Economic History of Europe in Modern Times

By Melvin M. Knight; Harry Elmer Barnes et al. | Go to book overview

CHAPTER II THE "COMMERCIAL REVOLUTION"

GENERAL NATURE OF THE CHANGES

IF it is ever permissible to use the word "revolution" to designate a series of changes requiring decades to complete, this is perhaps one of the cases. We need to be fairly definite, however, as to what was overturned, and also as to what appeared in its place. An attempt was made in the last chapter to show that the seeds of modern capitalism were already springing up, here and there, by 1500. In fact, if we look at particular businesses, or even towns, in Italy and the Low Countries long before that time, their appearance is seen to be quite modern in many respects. Modern capitalism long resembled medieyal as regards the domination of industry by commerce. When real industrial capitalism had reached such a stage of development that it could turn the tables and put trade in a dependent position, the commercial revolution was over. This did not occur until the eighteenth century.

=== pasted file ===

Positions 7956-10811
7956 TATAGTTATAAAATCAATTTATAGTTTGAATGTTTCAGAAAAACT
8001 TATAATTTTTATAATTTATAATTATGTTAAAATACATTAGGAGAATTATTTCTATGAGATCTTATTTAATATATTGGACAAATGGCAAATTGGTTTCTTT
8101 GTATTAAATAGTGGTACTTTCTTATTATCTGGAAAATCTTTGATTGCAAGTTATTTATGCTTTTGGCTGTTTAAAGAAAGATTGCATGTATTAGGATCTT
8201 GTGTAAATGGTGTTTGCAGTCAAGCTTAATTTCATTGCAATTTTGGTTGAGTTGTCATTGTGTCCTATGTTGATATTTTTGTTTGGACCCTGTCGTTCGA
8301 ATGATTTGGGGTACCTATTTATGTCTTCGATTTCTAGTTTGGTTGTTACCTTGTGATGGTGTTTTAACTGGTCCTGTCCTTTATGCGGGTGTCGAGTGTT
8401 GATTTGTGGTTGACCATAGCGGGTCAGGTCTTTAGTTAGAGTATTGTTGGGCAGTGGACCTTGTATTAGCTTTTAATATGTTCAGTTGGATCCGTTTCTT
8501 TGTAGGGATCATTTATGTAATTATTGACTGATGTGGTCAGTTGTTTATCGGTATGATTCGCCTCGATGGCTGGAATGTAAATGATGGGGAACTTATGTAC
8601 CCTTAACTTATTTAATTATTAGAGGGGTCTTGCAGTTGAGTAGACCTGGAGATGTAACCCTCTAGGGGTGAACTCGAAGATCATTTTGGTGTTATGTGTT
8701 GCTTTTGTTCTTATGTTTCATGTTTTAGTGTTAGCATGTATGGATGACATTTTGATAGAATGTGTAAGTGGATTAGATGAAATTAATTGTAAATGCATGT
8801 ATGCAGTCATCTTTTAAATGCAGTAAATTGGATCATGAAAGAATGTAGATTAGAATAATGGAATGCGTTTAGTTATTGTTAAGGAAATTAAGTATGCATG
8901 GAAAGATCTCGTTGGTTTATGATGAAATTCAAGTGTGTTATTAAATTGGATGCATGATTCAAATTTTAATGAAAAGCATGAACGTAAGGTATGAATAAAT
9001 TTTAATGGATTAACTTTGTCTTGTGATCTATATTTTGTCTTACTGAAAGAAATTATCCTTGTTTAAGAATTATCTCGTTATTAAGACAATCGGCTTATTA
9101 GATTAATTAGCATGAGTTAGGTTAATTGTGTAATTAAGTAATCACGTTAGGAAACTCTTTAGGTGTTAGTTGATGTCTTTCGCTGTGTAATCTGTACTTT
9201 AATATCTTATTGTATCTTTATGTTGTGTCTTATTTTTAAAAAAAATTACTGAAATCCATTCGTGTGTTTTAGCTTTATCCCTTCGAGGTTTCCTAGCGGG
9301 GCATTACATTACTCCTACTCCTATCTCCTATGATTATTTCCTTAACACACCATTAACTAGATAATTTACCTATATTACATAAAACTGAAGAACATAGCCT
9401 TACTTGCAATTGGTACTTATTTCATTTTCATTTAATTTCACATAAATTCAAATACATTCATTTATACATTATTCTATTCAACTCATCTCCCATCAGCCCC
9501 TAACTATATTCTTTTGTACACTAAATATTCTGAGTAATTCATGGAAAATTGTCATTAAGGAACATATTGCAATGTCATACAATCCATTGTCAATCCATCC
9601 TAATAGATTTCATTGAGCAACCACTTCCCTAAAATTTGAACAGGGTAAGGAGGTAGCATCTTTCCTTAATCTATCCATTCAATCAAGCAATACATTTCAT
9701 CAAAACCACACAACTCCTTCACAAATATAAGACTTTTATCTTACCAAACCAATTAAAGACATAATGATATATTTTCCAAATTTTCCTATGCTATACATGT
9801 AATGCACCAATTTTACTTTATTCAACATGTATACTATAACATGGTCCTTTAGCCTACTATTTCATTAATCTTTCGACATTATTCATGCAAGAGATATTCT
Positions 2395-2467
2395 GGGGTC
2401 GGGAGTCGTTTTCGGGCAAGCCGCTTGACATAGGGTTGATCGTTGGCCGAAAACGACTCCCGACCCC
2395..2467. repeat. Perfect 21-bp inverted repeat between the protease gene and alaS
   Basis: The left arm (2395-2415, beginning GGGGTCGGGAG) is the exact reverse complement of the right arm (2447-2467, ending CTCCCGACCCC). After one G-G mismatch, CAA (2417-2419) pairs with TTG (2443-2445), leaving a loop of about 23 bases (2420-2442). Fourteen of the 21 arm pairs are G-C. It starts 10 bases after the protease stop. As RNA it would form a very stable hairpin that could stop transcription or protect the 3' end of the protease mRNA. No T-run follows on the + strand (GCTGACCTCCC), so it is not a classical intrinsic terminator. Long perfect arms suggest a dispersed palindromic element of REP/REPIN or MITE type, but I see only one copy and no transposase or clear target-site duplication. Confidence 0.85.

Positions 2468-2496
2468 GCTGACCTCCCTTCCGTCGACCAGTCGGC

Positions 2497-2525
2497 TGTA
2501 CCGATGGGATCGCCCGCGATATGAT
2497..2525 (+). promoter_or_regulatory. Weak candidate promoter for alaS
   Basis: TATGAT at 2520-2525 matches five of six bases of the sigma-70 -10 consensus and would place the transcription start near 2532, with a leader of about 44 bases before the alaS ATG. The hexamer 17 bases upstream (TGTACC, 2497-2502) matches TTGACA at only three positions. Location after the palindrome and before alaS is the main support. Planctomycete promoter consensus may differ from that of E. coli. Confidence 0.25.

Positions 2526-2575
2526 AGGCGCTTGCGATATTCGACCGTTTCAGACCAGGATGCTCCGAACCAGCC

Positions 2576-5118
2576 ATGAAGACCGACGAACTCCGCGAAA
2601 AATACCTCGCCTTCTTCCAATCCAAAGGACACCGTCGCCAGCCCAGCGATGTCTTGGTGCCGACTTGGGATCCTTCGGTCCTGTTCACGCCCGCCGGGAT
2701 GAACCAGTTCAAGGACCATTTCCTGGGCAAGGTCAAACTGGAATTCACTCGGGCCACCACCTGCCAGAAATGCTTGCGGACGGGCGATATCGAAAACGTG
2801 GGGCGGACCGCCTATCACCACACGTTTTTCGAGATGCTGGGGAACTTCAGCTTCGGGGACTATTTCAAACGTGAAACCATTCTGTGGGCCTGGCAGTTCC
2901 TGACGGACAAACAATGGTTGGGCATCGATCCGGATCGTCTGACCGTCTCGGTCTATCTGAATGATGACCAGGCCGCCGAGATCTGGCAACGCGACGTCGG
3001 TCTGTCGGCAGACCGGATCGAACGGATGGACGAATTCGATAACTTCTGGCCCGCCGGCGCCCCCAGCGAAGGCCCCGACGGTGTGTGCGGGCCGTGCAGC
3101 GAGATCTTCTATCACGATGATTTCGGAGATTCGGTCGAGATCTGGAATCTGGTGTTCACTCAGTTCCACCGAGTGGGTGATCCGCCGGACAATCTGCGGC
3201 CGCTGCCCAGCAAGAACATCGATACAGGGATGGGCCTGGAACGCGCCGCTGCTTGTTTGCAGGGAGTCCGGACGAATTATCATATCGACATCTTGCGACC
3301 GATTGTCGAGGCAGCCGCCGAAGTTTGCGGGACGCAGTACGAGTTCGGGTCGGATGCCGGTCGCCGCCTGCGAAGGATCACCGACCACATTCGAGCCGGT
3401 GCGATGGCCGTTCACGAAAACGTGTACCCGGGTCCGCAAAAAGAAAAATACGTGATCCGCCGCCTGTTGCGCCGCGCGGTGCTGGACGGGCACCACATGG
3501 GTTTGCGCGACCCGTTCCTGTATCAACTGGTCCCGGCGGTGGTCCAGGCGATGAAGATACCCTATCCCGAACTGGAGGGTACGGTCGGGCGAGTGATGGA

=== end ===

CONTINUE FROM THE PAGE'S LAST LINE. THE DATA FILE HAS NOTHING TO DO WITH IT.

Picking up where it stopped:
The object of a definition, if we take the word literally and exactly, is merely to fix bounds. In trying to sketch a movement in time and space, it is almost infinitely preferable to deal with the positive forces which produce change and continue to appear, rather than merely to record the disappearance of this or that factor which once seemed important -- or perhaps actually was so. Thus we can postpone fixing the forward boundary of the "Commercial Revolution" for the moment, merely noting that another step in the economic development of western society, to which the name "Industrial Revolution" seems to have become thoroughly fixed, overshadowed the more strictly commercial phase.

How we date the commercial revolution is of no great consequence. Dating it at all is merely a matter of con-

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